My blood pressure is just starting to creep up, so I want to cut back on sodium. I eat out a lot, and I understand restaurant meals can contain a lot of salt. How can I reduce sodium while still eating out?
It's true -- a lot of the food served at restaurants contains incredible amounts of salt. Standard guidelines recommend that people limit sodium intake to less than 2,300 milligrams a day -- amount in one teaspoon of salt. If you already have high blood pressure, the recommendation is even less -- 1,500 milligrams a day. But in May 2009, the Center for Science in the Public Interest released a study of 17 chain restaurants revealing that 85 of the 102 meals they studied contained more than a day's worth of sodium. Some meals contained more than 6,000 milligrams of sodium.
Whether you eat out a lot or not, you're likely consuming more sodium than your body would ever need. In March 2009, the Centers for Disease Control and Prevention, reported that Americans on average consume 3,436 milligrams a day, even though 69 percent of them should be following the 1,500-milligram guideline. The CDC said most of the sodium consumed by Americans comes from packaged, processed and restaurant foods.
A diet with moderate sodium intake and rich in potassium and calcium is recommended to control blood pressure in most people. High blood pressure is a major contributor to the risk of heart disease and stroke.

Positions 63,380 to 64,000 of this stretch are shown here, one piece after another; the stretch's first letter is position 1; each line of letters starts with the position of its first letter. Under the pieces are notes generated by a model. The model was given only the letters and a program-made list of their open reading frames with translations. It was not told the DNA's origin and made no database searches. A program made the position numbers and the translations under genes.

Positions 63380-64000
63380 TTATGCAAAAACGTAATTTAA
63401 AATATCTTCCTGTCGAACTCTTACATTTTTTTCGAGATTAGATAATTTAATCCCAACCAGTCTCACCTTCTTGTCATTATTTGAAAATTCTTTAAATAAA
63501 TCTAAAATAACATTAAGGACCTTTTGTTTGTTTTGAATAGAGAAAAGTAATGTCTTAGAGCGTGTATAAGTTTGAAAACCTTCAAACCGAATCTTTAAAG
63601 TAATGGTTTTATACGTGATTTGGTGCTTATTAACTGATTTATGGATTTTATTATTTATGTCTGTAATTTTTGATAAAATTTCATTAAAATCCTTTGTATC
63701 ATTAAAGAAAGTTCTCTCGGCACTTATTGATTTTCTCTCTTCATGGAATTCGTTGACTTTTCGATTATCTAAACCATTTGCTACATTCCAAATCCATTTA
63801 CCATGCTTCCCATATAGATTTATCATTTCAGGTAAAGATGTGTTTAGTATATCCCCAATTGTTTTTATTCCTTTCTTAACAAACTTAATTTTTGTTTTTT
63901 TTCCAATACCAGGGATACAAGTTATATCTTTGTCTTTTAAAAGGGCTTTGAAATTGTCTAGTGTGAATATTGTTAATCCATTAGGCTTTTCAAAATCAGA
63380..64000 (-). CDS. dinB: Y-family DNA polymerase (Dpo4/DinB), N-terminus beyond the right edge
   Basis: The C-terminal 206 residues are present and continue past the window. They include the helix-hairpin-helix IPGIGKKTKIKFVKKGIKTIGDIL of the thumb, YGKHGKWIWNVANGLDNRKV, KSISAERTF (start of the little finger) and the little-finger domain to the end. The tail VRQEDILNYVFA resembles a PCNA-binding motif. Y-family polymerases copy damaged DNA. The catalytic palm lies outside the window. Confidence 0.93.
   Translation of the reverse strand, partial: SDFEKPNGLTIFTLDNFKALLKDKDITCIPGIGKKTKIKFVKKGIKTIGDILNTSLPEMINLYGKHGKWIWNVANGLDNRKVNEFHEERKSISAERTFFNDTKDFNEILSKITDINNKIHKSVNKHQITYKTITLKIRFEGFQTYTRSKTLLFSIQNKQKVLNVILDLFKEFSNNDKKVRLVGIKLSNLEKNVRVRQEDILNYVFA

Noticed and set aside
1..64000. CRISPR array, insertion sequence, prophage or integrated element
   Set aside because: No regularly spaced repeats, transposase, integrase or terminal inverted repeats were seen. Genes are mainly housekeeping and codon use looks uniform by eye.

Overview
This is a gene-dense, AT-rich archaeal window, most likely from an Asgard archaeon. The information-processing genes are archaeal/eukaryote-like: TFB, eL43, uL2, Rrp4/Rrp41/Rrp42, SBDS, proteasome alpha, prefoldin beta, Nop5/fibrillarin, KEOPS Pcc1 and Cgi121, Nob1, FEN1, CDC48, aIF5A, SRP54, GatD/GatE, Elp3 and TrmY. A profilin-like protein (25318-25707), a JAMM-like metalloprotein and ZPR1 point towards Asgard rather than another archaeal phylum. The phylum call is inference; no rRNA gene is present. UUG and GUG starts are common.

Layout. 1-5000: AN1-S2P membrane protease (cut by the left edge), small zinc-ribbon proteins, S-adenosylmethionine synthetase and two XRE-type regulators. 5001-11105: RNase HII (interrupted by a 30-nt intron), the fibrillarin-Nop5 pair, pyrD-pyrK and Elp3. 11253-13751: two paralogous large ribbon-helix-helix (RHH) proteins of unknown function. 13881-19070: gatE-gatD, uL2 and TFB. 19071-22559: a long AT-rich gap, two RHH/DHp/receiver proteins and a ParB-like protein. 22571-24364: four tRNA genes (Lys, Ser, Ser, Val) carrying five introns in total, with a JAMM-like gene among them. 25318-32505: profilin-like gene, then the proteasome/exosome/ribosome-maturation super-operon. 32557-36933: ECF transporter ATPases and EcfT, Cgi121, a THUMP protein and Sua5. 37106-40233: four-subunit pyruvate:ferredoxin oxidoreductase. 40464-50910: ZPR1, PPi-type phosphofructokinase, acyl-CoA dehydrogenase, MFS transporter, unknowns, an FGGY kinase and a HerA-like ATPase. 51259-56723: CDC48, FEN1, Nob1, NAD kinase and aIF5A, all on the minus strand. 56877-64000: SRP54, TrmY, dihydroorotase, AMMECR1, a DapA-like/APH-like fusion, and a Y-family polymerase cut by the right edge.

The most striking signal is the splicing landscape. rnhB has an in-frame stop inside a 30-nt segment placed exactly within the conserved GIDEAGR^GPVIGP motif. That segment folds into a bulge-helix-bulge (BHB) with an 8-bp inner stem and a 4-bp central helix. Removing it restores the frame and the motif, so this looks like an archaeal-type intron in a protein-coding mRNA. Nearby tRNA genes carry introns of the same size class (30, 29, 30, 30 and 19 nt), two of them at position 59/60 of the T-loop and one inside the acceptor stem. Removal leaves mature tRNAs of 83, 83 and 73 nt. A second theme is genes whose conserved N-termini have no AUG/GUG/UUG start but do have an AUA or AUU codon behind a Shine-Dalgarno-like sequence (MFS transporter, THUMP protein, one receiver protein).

To reduce sodium intake while dining out, the CDC recommends that people choose fresh fruits and vegetables as often as possible and ask that their food be prepared without salt. In addition, the Mayo Clinic offers these hints at its Web site, http://www.mayoclinic.com (search for "Avoid hidden dangers"):
- When looking at the menu, watch out for terms such as "pickled," "cured," "smoked," "soy sauce" or "broth" -- all indicate a dish may be high in sodium.
- Ask that the salt shaker on the table be removed, or at least move it so it's not within easy reach.
- Go easy on condiments, such as mustard, ketchup, pickles and sauces, which are often high in sodium.
For even more information on sodium, see the American Heart Association's Web site at http://www.americanheart.org/. Search for "Shake the Salt Habit." That page contains information on sodium compounds to avoid and a link to information on the "DASH" ("Dietary Approaches to Stop Hypertension") eating plan, sponsored by the Department of Health and Human Services as a way to reduce blood pressure.
Chow Line is a service of Ohio State University Extension and the Ohio Agricultural Research and Development Center. Send questions to Chow Line, c/o Martha Filipic, 2021 Coffey Road, Columbus, OH, 43210-1044, or firstname.lastname@example.org.
Editor: This column was reviewed by Julie Shertzer, registered dietitian and program specialist for Ohio State University Extension in the Department of Human Nutrition, in the College of Education and Human Ecology.